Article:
SES Techcom, a subsidiary of SES S.A. (NYSE Euronext Paris and Luxembourg Stock Exchange: SESG), announces the launch of the first space-based Automatic Dependent Surveillance – Broadcast (ADS-B) system to monitor air traffic around the globe.
The ADS-B system is operating on the Proba V satellite of the European Space Agency. Proba V was successfully orbited on May 6, 2013, on board Vega, Europe's small-satellite launch vehicle, during its second successful launch. SES Techcom and DLR German Aerospace Center have provided an instrument that detects ADS-B signals emitted by aircraft from space and a ground solution for data processing and system performance management. In the frame of the project, SES Techcom developed and implemented the ground data processing center, which retrieves, processes, analyses and stores all ADS-B data received from the Proba V satellite.
On-orbit ADS-B instruments with the potential for worldwide coverage can detect and track aircraft, especially in areas not covered by ground-based radar, such as oceans or polar regions. Aircraft fitted with ADS-B broadcast their position, altitude, velocity and other measurements on an automatic basis every second or so. With ADS-B transmissions, aircraft remain continuously visible not only to ground controllers but also to other suitably equipped planes. Proba V will demonstrate how many aircraft of which type can be observed worldwide – different-sized aircraft are assigned ADB-S systems with different signal strengths. The ADS-B system is being phased in on a worldwide basis; all aircraft entering European airspace will have to be equipped with it by 2015.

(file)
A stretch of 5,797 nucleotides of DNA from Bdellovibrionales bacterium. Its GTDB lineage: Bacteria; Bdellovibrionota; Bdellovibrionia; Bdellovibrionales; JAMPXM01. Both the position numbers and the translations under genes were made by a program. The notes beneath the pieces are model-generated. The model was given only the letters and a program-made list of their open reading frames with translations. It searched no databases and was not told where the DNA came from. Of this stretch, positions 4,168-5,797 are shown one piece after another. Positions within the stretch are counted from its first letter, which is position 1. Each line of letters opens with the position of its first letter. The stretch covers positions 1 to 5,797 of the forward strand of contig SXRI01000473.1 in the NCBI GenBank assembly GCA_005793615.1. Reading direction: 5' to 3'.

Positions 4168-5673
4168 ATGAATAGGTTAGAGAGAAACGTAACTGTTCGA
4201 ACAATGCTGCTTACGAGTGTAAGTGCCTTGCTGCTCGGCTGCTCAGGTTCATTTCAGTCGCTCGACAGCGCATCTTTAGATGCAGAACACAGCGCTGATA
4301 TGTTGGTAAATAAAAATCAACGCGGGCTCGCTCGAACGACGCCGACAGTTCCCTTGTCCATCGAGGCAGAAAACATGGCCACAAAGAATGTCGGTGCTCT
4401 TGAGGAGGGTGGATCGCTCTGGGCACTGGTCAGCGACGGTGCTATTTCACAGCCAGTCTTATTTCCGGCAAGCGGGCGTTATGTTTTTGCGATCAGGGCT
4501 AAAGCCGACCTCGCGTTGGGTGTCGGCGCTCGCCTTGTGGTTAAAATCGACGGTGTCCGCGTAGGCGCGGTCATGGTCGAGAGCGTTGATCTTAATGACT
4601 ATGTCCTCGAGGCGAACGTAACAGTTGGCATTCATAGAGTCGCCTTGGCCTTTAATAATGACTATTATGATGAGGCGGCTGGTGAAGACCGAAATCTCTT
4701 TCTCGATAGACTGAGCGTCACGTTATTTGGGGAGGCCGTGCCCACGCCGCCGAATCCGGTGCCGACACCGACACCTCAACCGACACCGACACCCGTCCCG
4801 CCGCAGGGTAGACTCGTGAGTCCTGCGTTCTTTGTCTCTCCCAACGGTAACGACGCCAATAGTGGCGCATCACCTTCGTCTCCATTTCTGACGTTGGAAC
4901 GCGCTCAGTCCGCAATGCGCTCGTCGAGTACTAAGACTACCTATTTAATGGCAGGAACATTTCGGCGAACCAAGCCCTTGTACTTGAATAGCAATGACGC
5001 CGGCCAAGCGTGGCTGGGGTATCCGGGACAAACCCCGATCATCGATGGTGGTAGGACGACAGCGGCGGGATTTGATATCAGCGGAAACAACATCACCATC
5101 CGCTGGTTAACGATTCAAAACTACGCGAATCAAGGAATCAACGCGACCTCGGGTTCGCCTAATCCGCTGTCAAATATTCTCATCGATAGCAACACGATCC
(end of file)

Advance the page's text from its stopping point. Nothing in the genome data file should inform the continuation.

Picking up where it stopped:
States Gerhard Bethscheider, Managing Director of SES Techcom S.A.: "This exciting project aims at improving air traffic safety on a global scale. It is the result of a long term partnership between SES Techcom and DLR and is an important milestone on the roadmap for satellite-based ADS-B services. The Proba V demonstration mission allows for the first time the detection of ADS-B signals from 820 km up in orbit and for us to assess the feasibility of exploiting signals from that altitude for future commercial services."
The operation of the ADS-B payload is under the responsibility of DLR German Aerospace Center, while SES Techcom is in charge of the validation of the received ADS-B data.